Stepping out of the App economy

Sometime late 2010 we started working on 2 rather big mobile projects and they made me think a lot more about apps and how our thinking for mobile is all about apps. Today mobile equals apps, and we are being dictated by the likes of Apple how we have to deal with that. So how big of an improvement the introduction of apps on mobile has been, I believe we limit our thinking by that same evolution, while it shouldn’t end there.

There’s no better way to experience the hassles one has to overcome when developing apps, then to develop your own (especially when the app is for the iPhone). And it was an article on TC about Disney that acquired an HTML5 game engine that got me thinking about this whole app approach. Smart move from Disney by the way. Bye bye appstores, let’s develop game experiences the way we like and let people pay what we think is right. And for multiple OS’s at the same time, all in one take. With Android gaining market share and also WM7 that will take it’s part of the cake at some point, HTML5 mobile web apps make it a lot easier to build experiences across OS’s and devices compared to today, and without all the appstore hassle. And if you go further, when you think about developing for mobile first instead of web and then mobile, I believe there’s a whole lot of untapped potential.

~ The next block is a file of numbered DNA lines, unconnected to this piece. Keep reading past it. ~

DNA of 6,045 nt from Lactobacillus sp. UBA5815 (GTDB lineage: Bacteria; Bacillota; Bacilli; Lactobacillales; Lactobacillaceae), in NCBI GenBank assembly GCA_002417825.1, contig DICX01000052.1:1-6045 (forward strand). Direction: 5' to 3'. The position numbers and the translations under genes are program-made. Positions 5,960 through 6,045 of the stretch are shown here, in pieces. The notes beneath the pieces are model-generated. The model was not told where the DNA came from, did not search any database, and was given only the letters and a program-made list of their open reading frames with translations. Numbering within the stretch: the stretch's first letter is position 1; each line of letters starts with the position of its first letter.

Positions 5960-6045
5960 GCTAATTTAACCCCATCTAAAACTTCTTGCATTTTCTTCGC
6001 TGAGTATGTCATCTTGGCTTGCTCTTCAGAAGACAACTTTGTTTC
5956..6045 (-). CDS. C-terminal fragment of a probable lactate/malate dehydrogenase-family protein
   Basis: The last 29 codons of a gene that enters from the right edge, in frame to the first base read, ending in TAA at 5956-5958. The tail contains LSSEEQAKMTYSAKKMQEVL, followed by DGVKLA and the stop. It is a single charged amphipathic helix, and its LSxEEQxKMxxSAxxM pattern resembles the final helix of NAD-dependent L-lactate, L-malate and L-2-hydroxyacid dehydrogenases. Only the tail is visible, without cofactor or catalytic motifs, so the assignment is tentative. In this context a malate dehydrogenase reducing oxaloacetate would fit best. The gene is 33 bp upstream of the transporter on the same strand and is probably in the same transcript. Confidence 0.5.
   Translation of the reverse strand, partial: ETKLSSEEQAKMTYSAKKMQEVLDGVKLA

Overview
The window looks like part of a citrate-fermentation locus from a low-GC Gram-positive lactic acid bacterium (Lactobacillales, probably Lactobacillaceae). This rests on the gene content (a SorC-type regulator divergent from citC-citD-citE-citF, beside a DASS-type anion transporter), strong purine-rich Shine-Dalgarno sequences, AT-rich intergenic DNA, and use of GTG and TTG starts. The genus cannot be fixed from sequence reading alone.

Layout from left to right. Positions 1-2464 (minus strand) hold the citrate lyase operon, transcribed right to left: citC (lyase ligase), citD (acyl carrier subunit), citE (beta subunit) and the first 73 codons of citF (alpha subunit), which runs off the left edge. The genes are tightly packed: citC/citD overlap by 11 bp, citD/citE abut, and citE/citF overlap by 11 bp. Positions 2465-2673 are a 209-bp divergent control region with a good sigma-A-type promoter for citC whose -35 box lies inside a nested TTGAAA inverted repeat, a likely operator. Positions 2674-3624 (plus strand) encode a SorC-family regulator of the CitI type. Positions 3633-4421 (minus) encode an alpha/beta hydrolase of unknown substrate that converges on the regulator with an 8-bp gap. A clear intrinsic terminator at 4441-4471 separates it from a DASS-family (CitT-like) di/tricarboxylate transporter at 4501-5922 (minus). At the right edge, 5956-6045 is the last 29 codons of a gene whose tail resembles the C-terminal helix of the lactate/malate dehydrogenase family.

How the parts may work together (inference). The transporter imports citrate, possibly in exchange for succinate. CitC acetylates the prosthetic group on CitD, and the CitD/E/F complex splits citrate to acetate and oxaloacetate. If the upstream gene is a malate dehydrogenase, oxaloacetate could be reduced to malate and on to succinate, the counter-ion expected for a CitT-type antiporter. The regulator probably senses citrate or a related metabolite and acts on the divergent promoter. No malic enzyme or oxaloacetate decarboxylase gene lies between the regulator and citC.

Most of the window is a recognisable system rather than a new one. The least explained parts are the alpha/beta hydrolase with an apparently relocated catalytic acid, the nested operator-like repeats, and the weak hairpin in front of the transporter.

But the Disney acquisition isn’t having any live results yet. I think the FT was the first really big one to have made a move to go for HTML5 and the last few days or weeks a few others seem to have followed. LinkedIn just released a pretty nice HTML5 experience for mobile and earlier this week Amazon launched a similar experience for their Kindle:

“It can do everything that a normal Kindle app can do, such as synchronize your library, your last page read and bookmarks. Yet, the Kindle Cloud Reader is more of a reaction to the draconian app store rules instituted by the Cupertino giant than it is a dynamic new version of Kindle.”